Strong action now expected against the al-Shabaab group may well end up strengthening the group rather than weakening it, local people fear. The extremist group is suspected of involvement in the attack on the Westgate mall in Nairobi.
Foreign aid workers are increasingly becoming targets of corrupt officials within the Somali government and the Islamist extremist group Al-Shabaab.
Since the violence that ensued after the ruling party won Ethiopia’s 2005 elections, this East African nation has seen little in the way of political dissent. That is, until the last few months.
Despite speculation that the first anti-government protest in eight years, which was held this week in Ethiopia's capital, Addis Ababa, might signal new levels of political tolerance by the government, leaders of the political party that organised the protest say this cannot be further from the truth.
Despite comments by Ethiopian Prime Minister Hailemariam Desalegn suggesting the pending withdrawal of his country’s troops from Somalia, many experts have voiced doubts that Ethiopia will pull out of Somalia before it is capable of handling its security without assistance.
Several Ethiopian publications are coming together to set up a 'press council' with the hope of easing restrictions on the media in Ethiopia.
A rebel coalition in Sudan has declared war on the government less than a week after it attacked Sudanese forces. “Now there is a fully-fledged war in the new south of the north,” Yasir Arman, a leader of one of the armed groups in the alliance, told IPS, adding that the rebels now control a southern stretch of the country.
For over two decades Somali Region, in eastern Ethiopia, has been devastated by a grueling insurgency. Trapped in a time warp, it has been forgotten and underdeveloped. But in the last few years, thanks to the increased security here, a five-star hotel, eco-tourism ventures and even a large abattoir are being built by the former diaspora community.
Lined up along a dirt path that meanders its way up into the lush war-torn mountains surrounding the small town of Sake, in eastern Democratic Republic of Congo, hundreds of young rebel soldiers sat on the road banks in the baking sun.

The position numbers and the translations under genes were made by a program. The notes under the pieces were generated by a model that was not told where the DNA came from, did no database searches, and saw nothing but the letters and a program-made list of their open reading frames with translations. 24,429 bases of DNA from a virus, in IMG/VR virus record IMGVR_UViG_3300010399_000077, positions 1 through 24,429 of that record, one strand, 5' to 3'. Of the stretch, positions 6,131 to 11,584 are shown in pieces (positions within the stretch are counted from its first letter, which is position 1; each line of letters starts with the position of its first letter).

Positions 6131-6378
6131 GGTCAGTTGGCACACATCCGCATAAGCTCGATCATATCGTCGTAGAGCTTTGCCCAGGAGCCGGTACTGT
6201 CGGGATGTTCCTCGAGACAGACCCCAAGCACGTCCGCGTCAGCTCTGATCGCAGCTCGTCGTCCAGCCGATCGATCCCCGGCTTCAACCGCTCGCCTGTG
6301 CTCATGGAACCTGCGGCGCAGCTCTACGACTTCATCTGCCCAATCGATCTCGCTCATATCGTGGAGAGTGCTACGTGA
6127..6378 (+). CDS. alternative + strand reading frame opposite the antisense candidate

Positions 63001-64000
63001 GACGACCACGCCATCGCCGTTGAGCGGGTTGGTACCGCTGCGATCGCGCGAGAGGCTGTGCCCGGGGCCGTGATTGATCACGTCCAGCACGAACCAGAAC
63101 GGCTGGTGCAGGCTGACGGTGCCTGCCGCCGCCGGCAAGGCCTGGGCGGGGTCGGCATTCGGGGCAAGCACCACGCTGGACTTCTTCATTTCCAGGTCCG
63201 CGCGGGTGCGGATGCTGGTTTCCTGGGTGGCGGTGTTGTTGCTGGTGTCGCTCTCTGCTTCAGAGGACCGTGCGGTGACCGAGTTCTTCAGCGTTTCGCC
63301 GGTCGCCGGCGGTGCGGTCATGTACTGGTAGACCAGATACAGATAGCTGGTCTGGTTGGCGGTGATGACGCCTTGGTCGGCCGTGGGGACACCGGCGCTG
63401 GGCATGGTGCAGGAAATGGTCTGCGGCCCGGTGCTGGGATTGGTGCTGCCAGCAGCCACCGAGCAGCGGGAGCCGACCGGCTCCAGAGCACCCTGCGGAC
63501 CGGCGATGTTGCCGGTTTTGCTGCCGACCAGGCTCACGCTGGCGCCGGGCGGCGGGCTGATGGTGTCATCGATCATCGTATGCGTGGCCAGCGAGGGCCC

For decades food security and self-sufficiency in Africa have been seen as a distant dream. The Comprehensive Africa Agriculture Development Programme, however, hopes to make it a reality, and while it may have begun with a slow start, its coordinators are confident it will produce more positive results in the coming years.
Many were hoping that recent peace talks between the Ethiopian government and Ogaden rebels would signal an end to the gruelling 18-year-old conflict. The latest round of talks, however, dashed all dreams of peace between the two sides.
It was tough for Hassan Toure to decide to stay in his small town on the outskirts of Kidal, in northern Mali. The government troops had withdrawn on Mar. 30, and several armed groups, including militias and bandits, were operating in the region.
Since January, various groups of Tuareg rebels in Mali have come together in an attempt to administer a new northern state called Azawad.
It was the middle of the day when Tabisou, 72, suddenly saw people from her town of Amderamboukane in Mali fleeing for their lives. Her family had no time to pack their things; the fighting had already begun.
Increasing numbers of Malian women are being raped by Tuareg rebels and armed groups that have swept across the north of Mali since the beginning of year, expelling all government troops from the region.